Christmas wines: Stratus 2007 Cabernet Franc, VQA Niagara Peninsula, and 2005 Chateau Suau update

Stratus is a rather high-end winery in Ontario's Niagara Peninsula area, at least to judge by their prices and modern, fashion-conscious tasting room out on the vine-laden flats between the QEW expressway and Niagara-on-the-Lake.  I picked up a bottle of their 2007 Cabernet Franc while tasting there a few years back, and we had it this Christmas with our traditional vegetarian Christmas dish of Chiles en Nogada --- a vegetarian modification of the Mexican recipe, made of Poblano chiles stuffed with a tofu, tomato, onion, raisin and spice mixture and topped with a cream and ground walnut sauce and pomegranate.

Someplace Hugh Johnson (I think) says that there are two main ways to get a great wine and food pairing:  a brilliant contrast in which each sets the other off, and an echoing in which the two are similar, yet different, for a total experience more complex than either one separately.  This was indeed a great pairing, mostly of the second kind, with the spiciness and slight grassy or vegetal elements characteristic of Cab Franc echoing the Poblano pepper.  Good strong fruit flavors too, and medium-grained tannins.   A very balanced wine, but fairly full-bodied, reminscent of a good Bourgeuil like the Domaine de la Chanteleuserie "Alouette"  but with some aspects more like an excellent Bordeaux:  it seemed a bit on the smooth and elegant side for a Cabernet Franc, but with no lack of flavor.  Tannins seeming to get more pronounced as the meal went on, fairly grippy on the finish, which is fairly long perhaps due to the tannins sticking the flavorsome stuff to the tongue.  Not obnoxiously tannic, though.  Still I'd guess this wine, though delicious and somewhat evolved now, has 3-8 more years of beneficial evolution in store.  Unfortunately I only bought one bottle---I recall it was fairly pricey (retail price was listed as $38 on release but I think it was on sale for less at the winery).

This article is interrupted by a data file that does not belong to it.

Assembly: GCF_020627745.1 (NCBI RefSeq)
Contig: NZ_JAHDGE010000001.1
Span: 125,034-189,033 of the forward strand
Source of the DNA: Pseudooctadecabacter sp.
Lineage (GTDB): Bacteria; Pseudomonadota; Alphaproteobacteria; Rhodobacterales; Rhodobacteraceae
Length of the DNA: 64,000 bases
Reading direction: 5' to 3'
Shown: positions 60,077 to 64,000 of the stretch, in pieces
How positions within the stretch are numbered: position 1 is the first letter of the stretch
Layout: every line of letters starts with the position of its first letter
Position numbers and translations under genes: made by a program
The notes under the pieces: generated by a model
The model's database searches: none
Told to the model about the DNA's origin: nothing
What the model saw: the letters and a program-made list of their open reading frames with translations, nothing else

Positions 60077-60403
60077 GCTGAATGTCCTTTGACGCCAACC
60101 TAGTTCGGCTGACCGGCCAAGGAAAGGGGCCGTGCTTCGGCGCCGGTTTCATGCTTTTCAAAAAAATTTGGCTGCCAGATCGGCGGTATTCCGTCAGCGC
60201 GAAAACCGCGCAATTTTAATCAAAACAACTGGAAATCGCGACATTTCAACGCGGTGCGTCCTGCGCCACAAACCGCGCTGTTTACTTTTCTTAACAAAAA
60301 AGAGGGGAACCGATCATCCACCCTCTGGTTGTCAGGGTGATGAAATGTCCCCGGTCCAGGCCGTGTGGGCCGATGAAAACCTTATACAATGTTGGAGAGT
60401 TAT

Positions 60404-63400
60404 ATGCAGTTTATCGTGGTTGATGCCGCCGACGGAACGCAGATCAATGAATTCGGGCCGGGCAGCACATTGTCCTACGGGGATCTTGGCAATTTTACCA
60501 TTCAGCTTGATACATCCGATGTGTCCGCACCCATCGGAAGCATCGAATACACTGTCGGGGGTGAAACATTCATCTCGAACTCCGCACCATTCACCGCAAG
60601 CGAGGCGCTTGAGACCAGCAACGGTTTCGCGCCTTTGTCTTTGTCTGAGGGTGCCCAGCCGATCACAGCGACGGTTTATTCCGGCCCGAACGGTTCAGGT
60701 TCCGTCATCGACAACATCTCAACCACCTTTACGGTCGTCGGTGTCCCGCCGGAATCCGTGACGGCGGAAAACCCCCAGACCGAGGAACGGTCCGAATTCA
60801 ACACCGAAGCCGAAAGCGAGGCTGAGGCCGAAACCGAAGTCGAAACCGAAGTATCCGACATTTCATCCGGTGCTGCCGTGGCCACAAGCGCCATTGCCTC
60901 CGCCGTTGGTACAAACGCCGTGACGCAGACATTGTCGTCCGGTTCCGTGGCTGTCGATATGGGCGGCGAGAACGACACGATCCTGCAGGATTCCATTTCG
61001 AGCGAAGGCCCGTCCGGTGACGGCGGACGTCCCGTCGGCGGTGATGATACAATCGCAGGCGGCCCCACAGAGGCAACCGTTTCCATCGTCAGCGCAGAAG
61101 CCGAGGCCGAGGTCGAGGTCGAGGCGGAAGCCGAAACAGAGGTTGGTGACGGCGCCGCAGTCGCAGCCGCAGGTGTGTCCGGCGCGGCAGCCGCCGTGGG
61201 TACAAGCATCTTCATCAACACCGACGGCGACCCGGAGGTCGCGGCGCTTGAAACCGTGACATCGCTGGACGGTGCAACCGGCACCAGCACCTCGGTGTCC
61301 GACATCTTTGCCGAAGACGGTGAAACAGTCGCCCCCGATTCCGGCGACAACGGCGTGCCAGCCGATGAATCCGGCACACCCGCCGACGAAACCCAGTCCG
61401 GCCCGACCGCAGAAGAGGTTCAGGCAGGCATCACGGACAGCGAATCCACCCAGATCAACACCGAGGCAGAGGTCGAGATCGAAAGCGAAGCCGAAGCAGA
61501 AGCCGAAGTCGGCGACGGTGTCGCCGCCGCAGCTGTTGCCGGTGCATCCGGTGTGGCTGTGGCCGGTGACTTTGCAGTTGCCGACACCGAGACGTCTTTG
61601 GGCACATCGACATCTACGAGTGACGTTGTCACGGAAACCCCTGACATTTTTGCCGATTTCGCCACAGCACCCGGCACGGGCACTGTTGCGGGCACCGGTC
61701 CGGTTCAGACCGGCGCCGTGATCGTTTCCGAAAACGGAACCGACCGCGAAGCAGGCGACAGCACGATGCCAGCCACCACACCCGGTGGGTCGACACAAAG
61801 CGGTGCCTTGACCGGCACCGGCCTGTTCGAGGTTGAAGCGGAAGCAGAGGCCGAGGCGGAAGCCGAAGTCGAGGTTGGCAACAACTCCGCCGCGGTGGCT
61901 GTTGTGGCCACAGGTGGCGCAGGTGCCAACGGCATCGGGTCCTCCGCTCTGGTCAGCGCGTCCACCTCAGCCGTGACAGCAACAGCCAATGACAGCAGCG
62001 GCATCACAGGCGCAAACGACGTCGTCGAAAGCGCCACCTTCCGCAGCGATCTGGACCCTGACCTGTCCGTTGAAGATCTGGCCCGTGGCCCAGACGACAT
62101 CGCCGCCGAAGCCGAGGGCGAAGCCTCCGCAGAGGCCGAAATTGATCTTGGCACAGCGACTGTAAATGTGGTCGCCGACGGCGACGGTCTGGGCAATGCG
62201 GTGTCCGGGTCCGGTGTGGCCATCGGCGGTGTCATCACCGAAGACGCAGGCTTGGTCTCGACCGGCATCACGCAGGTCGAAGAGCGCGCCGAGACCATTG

If one has to numerically rate it, perhaps a 8.5 or 9 on my 10 point scale that goes to 11, maybe 89 Parkeresque points.  Great stuff, unfortunate example of fairly expensive wine for which I know no cheaper substitute with quite the same qualities, though the Chanteleuserie comes close.  One of quite a few superlative Ontario wines I've had the pleasure of drinking this year... more on the others anon.

Good as this wine was, my wife's Chiles en Nogada were, as usual, the true pièce de résistance of the meal.  Dessert was pampepato, served with the 2005 Sauternes from Chateau Suau.  I've had several 375ml bottles of this, a couple of them somewhat disappointing after an initially fabulous experience...this one seemed back to form, with pineapple, cotton candy, and a little bit of burnt sugar flavors.  The overall format seemed relatively low-acid, not super-crisp, nor super-complex beyond the abovementioned flavors, but nonetheless fairly fresh-tasting.  Quite sweet, but not quite to the point of seeming syrupy.

2010 Domaine de la Chanteleuserie Bourgeuil "Alouette"

Bourgueil is a French wine appelation in the Loire valley, which along with  nearby Chinon is the best known Loire appelation for red wine, produced from the Cabernet Franc grape.  The 2010 Domaine de la Chanteleuserie Bourgeuil "Alouettes", which I think I got at the Casa Sena wine store in Santa Fe, is fabulous.  Imported by Berkeley's Kermit Lynch, always a good sign.  The wine has spicy and slightly herbal elements typical of Bourgueil, along with some good fruitiness.  Quite a bit of tannin for a Loire red, but not annoyingly tight... the tannins seem relatively loosely held, within a rather sappy, fruity, but not overly alcoholic or jammy, liquid.  Delicious.  Also relatively complex, with definite minerality and perhaps tarriness on the palate, and in the long finish carried by the tannins that stick to the mouth.  Fairly harmonious, too.  I would be curious to see how this evolves over the next 5 years---seems a good candidate for cellaring although definitely delicious now.  The only Bourgueil (or Chinon...) I've had that comes close to being this good was in a restaurant in Paris a few years back... this was strikingly reminiscent of that.  I will definitely be on the lookout for more.  Increasingly I feel that numerical scores are silly, but I'll give this a 9 out of 10 as it's just plain delicious and full of typical Bourgueil terroir.  Went pretty well with lentils cooked with a relatively mild example of a Ethiopian-style berebere red chili sauce, with sides of quinoa, and cauliflower.  As always with spicy-hot dishes, some of the complexity of the wine is masked by the spice, but it was still a good combination.

Trivia note: the wine is named "Alouettes", meaning "nightingales", perhaps the name of a vineyard.  The label features a bird, and some musical notes on the staff.  And some care was evidently taken, because the notes are actually those of "Alouette, gentil Alouette".

Vega De Castilla Ribera del Duero; Columbia Crest Two Vines